You may very well have been eating a low-carb diet, but you need to that you will not be able to eat the same foods on a gluten-free diet.

Here are some suggestions for putting together gluten-free meals.

Gluten Free Meal with Quinoa

Gluten Free Meal with Quinoa

Purchase a Gluten-Free Cookbook

To begin with, having at least one gluten-free cookbook, preferably several, is really beneficial.

These will serve as a guide not only to ensure that you have lots of recipes to pick from but also to ensure that you understand what foods you can and cannot eat.

Many gluten-free cookbooks will provide ingredient lists, ideas, and suggestions for preparing meals that will help you manage your gluten intolerance.

As well many Gluten-Free cookbooks will cater to people with either Celiac disease or allergies to gluten, you can still make the same recipes for your meals.

gluten-intolerance-symptoms-and-meal-planning

Frugal Gluten-Free Cooking

Begin Making Your Own Bread

This may appear to be a daunting task, but once you have made your own loaf of bread, you will wonder why you haven't done it before.

There is something fulfilling about taking bread out of the oven or using a bread maker.

It is rather cathartic to pull out a loaf of bread you prepared from scratch and slice it up yourself, not to mention the scent and freshness of it when it comes from your own kitchen.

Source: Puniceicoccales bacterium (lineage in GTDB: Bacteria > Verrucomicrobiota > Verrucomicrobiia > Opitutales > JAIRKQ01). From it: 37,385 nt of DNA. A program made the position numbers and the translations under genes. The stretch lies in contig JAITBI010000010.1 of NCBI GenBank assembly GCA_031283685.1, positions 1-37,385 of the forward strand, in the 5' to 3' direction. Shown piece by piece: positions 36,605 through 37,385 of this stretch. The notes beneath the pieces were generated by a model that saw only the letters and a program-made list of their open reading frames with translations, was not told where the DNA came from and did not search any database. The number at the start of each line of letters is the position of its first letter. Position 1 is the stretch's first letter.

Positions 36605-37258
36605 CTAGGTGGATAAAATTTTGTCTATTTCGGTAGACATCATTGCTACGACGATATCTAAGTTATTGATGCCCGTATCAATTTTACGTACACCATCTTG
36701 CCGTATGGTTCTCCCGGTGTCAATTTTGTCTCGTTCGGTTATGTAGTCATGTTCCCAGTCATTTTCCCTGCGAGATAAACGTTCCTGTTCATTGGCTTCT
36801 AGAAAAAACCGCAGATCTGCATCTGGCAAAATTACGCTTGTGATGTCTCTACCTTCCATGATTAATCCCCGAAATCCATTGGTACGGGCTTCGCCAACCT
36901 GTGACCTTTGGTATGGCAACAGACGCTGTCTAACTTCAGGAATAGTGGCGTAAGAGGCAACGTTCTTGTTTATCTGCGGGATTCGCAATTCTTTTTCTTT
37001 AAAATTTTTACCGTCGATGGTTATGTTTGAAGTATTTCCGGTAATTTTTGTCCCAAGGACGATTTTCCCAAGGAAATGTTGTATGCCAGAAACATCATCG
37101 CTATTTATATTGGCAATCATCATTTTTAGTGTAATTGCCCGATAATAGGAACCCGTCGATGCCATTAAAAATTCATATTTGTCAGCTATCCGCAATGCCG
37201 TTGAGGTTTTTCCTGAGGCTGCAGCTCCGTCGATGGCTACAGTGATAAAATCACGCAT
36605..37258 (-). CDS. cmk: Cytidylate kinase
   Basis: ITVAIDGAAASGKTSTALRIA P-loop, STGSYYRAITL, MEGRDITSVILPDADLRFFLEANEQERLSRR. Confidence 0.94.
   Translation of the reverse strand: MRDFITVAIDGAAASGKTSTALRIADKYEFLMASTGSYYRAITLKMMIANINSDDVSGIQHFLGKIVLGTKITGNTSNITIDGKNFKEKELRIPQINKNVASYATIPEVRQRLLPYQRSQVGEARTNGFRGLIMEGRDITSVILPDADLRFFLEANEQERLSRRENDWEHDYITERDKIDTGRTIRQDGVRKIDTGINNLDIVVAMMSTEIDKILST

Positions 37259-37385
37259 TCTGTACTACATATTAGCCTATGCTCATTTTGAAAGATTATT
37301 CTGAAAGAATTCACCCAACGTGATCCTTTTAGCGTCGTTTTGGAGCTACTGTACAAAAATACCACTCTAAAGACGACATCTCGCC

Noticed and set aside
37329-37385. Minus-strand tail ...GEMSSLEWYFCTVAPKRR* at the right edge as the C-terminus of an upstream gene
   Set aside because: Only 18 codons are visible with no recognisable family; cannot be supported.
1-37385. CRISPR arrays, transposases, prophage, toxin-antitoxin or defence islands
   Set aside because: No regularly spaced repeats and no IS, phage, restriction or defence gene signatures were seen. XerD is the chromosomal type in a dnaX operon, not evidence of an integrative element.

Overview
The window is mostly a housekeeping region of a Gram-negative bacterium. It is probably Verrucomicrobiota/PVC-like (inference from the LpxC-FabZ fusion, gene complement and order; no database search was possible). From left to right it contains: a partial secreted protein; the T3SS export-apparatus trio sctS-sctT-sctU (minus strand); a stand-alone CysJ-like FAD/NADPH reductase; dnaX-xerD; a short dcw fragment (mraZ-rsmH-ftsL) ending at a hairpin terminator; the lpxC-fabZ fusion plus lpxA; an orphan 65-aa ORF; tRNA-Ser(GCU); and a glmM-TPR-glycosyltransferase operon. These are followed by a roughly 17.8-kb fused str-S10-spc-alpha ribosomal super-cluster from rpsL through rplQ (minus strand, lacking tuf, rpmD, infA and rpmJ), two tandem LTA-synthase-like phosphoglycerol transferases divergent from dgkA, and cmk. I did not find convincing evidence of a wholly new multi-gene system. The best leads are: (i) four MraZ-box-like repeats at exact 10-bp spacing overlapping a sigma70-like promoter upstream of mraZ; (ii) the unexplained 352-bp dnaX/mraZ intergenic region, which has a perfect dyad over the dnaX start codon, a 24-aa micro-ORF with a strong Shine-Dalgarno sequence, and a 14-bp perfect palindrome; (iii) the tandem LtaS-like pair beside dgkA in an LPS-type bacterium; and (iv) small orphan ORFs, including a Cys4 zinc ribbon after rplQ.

One way to save money and not have to buy expensive gluten-free bread is to make your own bread using a gluten-free recipe.

Bread machines are simple to operate and provide a quick way to prepare homemade bread.

Homemade Gluten Free Bread

Homemade Gluten Free Bread

Alternatives to Grain

While you won't be able to eat many of your favorite grains, there are still some that are gluten-free.

Finding these and incorporating them into your meals will help you make up for what you feel you are losing out on.

You may not be able to eat some types of rice or pasta, but you can still eat quinoa.

This is always gluten-free, healthful, low-fat, and simple to incorporate into any recipe.

Also, look for items that are inherently gluten-free, such as fresh vegetables, beans, nuts, and seeds, so you don't have to guess.

Gluten Free Bean Dish

Gluten Free Bean Dish

Remove Any Processed Foods From Your Diet

You can eat dairy and meat but avoid processed foods.

Now is the ideal moment to reduce your intake of processed foods and focus more on natural alternatives.

Get ground beef, chicken breasts, and steak instead of hot dogs and deli meat.

Cooked Chicken Breasts

Cooked Chicken Breasts

Personal Note: It took me a long time to figure out that I had a sensitivity to gluten. After years of struggling with IBS and mental fog, I'm happy to say that I found a solution. Every once in a while I have some pasta or regular bread and I suffer. It is a reminder that gluten sensitivity is not something you get over similar to being allergic to other foods.

Gluten Free is no Fad- Intolerance vs Sensitivity and Celiac Disease